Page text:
What is a Hand Fracture?
A hand fracture is a break in one or more of the bones that make up your hand. Hand fractures are most commonly caused by direct trauma to the hand, such as when you fall on your outstretched hand or catch yourself with your hands after tripping.
Hand fractures can be either open (where the bone breaks through the skin) or closed (where the bone does not break through the skin). Hand fractures are typically treated with a cast to immobilize and protect the injured area while it heals.
What are the Most Common Types of Hand Fractures?
The most common types of hand fractures are:
Colles’ Fracture: This is a break in your forearm’s lower end of the radius bone. It can happen when you fall on an outstretched hand or have an elbow injury and try to catch yourself by putting out your hand.
Scaphoid Fracture: This is a break in the scaphoid bone located just above your wrist. It usually happens from falling on an outstretched arm or twisting your wrist too far while lifting something heavy.
Monteggia Fracture: refers to dislocation of the radial head (proximal radioulnar joint) with fracture of the ulna.
What are the Symptoms of a Hand Fracture?
The symptoms of a hand fracture can vary depending on the severity of the injury. In general, if you experience any of the following signs and believe you may have suffered a fracture, contact your physician immediately:
- Pain and swelling in the hand
- Difficulty moving or using the hand
- Deformity of the hand and/or fingers
How is a Hand Fracture Diagnosed?
A doctor diagnoses a hand fracture through a physical examination and X-rays. The doctor will examine your hand for tenderness, swelling, deformity, and bruising. They may also check for neurological damage or abnormal sensation in the fingers. In some cases, an MRI scan might be needed to determine the extent of the damage.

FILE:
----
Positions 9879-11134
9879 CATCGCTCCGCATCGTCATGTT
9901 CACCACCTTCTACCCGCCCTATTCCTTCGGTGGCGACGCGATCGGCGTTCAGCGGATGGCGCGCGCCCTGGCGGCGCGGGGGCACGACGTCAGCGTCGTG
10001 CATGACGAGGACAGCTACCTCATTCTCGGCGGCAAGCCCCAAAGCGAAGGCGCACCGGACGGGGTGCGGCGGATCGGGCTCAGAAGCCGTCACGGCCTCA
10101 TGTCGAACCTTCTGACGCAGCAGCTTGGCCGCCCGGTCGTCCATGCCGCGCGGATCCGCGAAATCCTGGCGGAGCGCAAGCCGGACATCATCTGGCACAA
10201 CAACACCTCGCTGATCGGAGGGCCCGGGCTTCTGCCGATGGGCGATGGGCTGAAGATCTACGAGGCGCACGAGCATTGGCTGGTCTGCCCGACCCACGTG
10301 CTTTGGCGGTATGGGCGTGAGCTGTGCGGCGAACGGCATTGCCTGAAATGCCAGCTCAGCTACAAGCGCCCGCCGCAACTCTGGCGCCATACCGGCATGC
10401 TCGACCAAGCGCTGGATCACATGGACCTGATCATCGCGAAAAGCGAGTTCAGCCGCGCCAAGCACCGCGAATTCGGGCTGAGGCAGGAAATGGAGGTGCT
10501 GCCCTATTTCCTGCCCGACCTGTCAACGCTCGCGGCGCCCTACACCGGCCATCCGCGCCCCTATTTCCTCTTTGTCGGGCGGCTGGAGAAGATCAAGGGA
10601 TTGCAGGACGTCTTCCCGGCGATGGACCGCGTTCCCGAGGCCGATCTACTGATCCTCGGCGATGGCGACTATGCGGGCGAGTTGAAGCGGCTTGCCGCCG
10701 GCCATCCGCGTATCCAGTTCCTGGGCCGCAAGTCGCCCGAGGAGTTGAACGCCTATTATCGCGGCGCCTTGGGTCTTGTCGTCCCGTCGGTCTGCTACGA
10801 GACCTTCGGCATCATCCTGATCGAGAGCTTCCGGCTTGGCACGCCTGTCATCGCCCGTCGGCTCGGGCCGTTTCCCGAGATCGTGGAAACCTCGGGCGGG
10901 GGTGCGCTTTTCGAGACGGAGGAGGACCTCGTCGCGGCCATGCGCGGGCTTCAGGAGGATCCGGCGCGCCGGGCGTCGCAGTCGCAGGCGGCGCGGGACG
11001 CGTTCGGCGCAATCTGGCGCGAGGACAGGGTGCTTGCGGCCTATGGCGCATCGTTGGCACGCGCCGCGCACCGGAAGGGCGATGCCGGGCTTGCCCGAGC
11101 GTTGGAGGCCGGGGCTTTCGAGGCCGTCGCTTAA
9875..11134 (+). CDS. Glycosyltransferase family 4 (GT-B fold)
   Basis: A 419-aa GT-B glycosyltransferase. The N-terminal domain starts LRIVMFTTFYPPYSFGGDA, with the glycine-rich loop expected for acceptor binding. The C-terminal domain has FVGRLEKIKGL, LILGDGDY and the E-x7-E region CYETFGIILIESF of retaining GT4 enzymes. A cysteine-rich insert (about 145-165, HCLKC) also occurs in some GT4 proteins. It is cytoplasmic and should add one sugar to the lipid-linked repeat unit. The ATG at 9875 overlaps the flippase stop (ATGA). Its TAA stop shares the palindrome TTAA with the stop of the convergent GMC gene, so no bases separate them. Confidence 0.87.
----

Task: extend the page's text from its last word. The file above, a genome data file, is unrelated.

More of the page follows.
How is a Hand Fracture Treated?
A hand fracture is treated differently depending on the type of fracture.
A simple fracture, which involves only one bone, is treated by placing a splint on the hand and wrist. The splint keeps the bones in place while they heal.
Complex fractures are more severe and involve multiple bones or joints. They may require surgery to place pins and screws to hold the bones in place while they heal.
In some cases, fractures can be treated with surgery alone. In these cases, it is essential to consult an expert hand surgeon about whether surgery is recommended for your specific condition.
Hand fractures are common injuries for athletes and active people. They can be caused by a fall, an impact from a hard object or another person, or an accident that involves sudden braking. If you suspect you have a hand fracture and cannot move the injured finger or knuckle, or if your finger or knuckle is deformed, swollen, or discolored, you should seek medical attention immediately.
Expert Hand Surgeons at Burjeel Hospital Dubai provide the best treatment for hand fractures. We will work with you to determine the best way to treat your fracture, whether that means surgical intervention or non-surgical treatment.
Our Expert Hand Surgeons in Dubai
Dr. Marouane Bouloudhnine
Consultant Orthopedics Surgeon
Years of Experience: 22
Languages Known: Arabic, English, French, Italian
Dr. Khalid Alawadi
Consultant Hand & Plastic Surgeon (Specialized in Plastic, Reconstructive & Hand Surgery) (Visiting Doctor)
Years of Experience: 21
Languages Known: Arabic, English, German
Dr. Jamil Al Jamali
Consultant Hand Surgeon (Specialized in Plastic & Reconstructive Microsurgery) (Visiting Doctor)
Years of Experience: 22
Languages Known: Arabic ,English, German